Source: stck.xchng Photo: woodsy

Source: stck.xchng Photo: woodsy

The concept of media sentiment is often as important as investor sentiment when it comes to the stock market.  Looking back to the period of the dot-com bubble, the media proclaimed “a new era” with internet companies controlling the world, and thus, no price was too high for these stocks.  Well, we know how that ended.

Then we saw the period of 2000 to roughly 2004 when the real estate boom took place.  The media proclaimed another “new era” where real estate was our greatest investment.  Stories were printed about average middle class families making fortunes by trading up to newer and bigger homes, and buying second or third homes.  Everyone became a real estate expert, and the worry was not about loss of investment, but of “missing out.”

These periods are dangerous times for investors.  When studying the most successful investors of all time, one of the most common themes to their success is to avoid conventional wisdom, and avoid following the herd.

We sit now in a period of de-leveraging amongst financial institutions.  Corporations are laying off thousands of employees each week, and the stock market has dropped sharply.  Real estate values have fallen, and consumers are quite nervous.  The media is fueling this fire and promoting only negative news, which only adds to the situation.

If avoiding conventional wisdom is the answer, then we should be buying stocks now, right?  Well, the answer to that is more of a maybe.  In periods of strong market corrections throughout history, the market almost always over-corrects to the downside, just like in market bubbles where it over-shoots the upside.  So even though contrarian wisdom would tell you to buy, I think you won’t be hurt by waiting some more.

During market corrections, we often see periods of optimism where the market rallies up to 20% for various reasons, and sometimes just lack of bad news.  We’ve seen that.  Here are a couple of potential catalysts which could drive stocks higher:

  1. The potential economic stimulus plan.  This has caused construction and infrastructure stocks to rally on the hope that government spending will drive revenue.  But the stimulus bill is starting to look like more of a spending bill than a plan to revitalize the economy.  I can’t endorse this as a reason to buy stocks.
  2. Stocks are cheap.  Are they?  By some metrics, stocks are cheap.  They certainly are cheaper than a year ago.  But with earnings in decline, P/E ratios will start rising again.  Stocks can get cheaper.  If you’re looking for individual stocks, keep an eye on a few other metrics then P/E ratio.  Look at book value.  If you can buy a company for less than 1x book value, that’s a pretty good value historically.  Also look for companies without much debt.  And avoid companies which rely on borrowing money to finance operations, because its much harder to come by.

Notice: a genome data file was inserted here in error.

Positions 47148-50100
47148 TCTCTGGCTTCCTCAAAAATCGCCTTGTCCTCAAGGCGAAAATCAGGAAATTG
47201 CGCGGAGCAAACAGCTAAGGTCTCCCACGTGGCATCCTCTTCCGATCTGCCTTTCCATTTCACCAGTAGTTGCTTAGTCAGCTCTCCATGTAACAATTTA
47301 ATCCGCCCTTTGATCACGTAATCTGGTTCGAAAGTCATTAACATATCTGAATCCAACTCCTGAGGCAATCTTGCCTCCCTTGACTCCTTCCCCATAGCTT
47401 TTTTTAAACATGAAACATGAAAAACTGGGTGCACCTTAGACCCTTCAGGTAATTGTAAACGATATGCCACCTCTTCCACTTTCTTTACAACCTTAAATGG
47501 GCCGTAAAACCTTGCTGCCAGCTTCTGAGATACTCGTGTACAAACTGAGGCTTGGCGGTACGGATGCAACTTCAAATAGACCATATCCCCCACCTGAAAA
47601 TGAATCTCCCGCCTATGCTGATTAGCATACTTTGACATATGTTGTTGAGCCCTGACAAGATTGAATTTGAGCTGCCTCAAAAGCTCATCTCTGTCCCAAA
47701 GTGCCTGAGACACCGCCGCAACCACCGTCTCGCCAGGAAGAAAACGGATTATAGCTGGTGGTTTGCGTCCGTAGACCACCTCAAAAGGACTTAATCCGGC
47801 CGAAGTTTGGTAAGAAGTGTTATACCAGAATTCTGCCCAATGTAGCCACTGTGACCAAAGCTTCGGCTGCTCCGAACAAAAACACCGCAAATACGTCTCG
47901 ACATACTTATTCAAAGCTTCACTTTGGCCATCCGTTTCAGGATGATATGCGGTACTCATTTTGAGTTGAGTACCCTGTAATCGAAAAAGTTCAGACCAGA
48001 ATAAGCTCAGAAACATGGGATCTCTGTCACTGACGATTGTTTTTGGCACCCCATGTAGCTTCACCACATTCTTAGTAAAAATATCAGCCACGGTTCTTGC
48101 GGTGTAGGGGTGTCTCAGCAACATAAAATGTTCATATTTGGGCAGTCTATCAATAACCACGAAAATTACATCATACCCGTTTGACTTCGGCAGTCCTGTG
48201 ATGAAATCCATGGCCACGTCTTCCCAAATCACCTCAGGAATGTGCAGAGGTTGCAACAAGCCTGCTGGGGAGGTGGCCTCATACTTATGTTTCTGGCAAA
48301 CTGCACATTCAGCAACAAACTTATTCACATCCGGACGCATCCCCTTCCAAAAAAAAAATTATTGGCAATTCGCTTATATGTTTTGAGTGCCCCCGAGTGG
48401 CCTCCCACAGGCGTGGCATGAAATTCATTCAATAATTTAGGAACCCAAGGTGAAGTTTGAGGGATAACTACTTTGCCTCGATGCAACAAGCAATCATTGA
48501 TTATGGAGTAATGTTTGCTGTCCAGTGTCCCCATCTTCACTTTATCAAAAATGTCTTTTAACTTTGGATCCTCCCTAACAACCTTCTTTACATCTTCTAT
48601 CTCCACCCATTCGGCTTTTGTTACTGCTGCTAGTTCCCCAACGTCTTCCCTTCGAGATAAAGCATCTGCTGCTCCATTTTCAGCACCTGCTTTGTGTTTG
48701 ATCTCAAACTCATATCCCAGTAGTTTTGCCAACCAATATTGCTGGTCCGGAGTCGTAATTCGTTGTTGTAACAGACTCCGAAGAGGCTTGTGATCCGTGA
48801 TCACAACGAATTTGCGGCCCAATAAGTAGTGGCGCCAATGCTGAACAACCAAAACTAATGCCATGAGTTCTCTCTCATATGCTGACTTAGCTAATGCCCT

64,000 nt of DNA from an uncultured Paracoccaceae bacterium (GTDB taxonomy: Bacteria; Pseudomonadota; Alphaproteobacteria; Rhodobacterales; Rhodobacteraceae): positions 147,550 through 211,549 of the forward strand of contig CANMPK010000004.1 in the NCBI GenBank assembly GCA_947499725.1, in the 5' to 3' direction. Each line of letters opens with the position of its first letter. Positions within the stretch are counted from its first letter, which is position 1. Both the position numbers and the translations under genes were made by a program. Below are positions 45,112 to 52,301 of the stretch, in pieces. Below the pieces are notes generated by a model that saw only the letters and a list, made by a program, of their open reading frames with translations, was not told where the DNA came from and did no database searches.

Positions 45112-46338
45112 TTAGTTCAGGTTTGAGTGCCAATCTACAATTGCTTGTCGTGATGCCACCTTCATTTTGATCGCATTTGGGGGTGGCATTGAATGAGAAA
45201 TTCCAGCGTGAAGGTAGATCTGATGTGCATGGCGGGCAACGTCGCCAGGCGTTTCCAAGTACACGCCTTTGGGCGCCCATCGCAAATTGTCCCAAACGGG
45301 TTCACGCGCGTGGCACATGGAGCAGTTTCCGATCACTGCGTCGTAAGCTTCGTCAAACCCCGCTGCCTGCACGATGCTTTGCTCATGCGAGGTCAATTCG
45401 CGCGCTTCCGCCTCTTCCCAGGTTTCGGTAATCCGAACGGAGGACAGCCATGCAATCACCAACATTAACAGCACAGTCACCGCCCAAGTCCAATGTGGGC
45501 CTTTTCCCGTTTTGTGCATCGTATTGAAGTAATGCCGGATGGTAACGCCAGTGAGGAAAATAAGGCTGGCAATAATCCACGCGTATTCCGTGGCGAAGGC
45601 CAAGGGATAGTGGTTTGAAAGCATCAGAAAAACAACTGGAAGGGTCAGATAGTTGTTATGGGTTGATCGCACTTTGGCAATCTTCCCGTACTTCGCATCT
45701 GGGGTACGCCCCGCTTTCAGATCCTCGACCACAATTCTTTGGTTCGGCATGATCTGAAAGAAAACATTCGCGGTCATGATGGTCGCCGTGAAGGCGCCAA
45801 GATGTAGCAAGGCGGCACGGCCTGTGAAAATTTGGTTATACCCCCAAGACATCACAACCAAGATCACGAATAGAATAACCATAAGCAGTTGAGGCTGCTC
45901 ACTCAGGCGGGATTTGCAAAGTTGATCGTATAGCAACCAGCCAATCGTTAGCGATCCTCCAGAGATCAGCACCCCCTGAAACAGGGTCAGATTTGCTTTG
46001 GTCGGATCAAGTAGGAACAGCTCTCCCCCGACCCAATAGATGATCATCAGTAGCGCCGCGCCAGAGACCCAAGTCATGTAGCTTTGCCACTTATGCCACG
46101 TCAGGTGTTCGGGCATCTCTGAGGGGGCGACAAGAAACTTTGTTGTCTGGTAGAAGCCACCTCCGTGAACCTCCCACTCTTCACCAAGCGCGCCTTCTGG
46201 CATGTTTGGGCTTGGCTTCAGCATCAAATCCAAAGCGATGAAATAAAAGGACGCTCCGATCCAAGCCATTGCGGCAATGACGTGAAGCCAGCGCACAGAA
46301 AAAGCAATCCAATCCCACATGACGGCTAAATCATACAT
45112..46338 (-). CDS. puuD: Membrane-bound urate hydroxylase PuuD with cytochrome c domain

3. We have a new president.  This isn’t much of an argument, but people talk about it. The market typically doesn’t like change.  Historically, stocks do better in the middle of presidential terms, where there is often the least amount of uncertainty.  There is an incredible amount of uncertainty right now, and its led to a lot of volatility.

The best strategy right now is to preserve capital.  If you find specific stocks that are great values, then by all means, buy them.  But the market as a whole is facing incredible stress right now.  Will stocks be higher in 2 years than they are right now?  Quite likely.  But will the market go lower in the next 6-12 months?  Also quite likely.  The answer lies with the individual.  With their risk tolerance, and time frame.

One of my favorite quotes is from economist John Maynard Keynes, where he said “The market can stay irrational longer than you can stay solvent.”  Keep these words in mind as you navigate the market.  At some point during this market cycle, we’ll find what future generations will consider to have been an incredible buying opportunity.  Hopefully we can all benefit from it.

Michael Brisky

Michael Brisky

I’m a self-taught investor with a strong interest in stock selection via fundamental analysis. I try to focus on secular growth trends and how they can useful for the individual investor. In looking at an investment, I’m always trying to look at macro view and work my way down from there. I’m a believer in the value of investment for the long term, but also understand its important to remain flexible, especially in volatile markets. I have a strong interest in writing and I’m always looking to interact with other investors.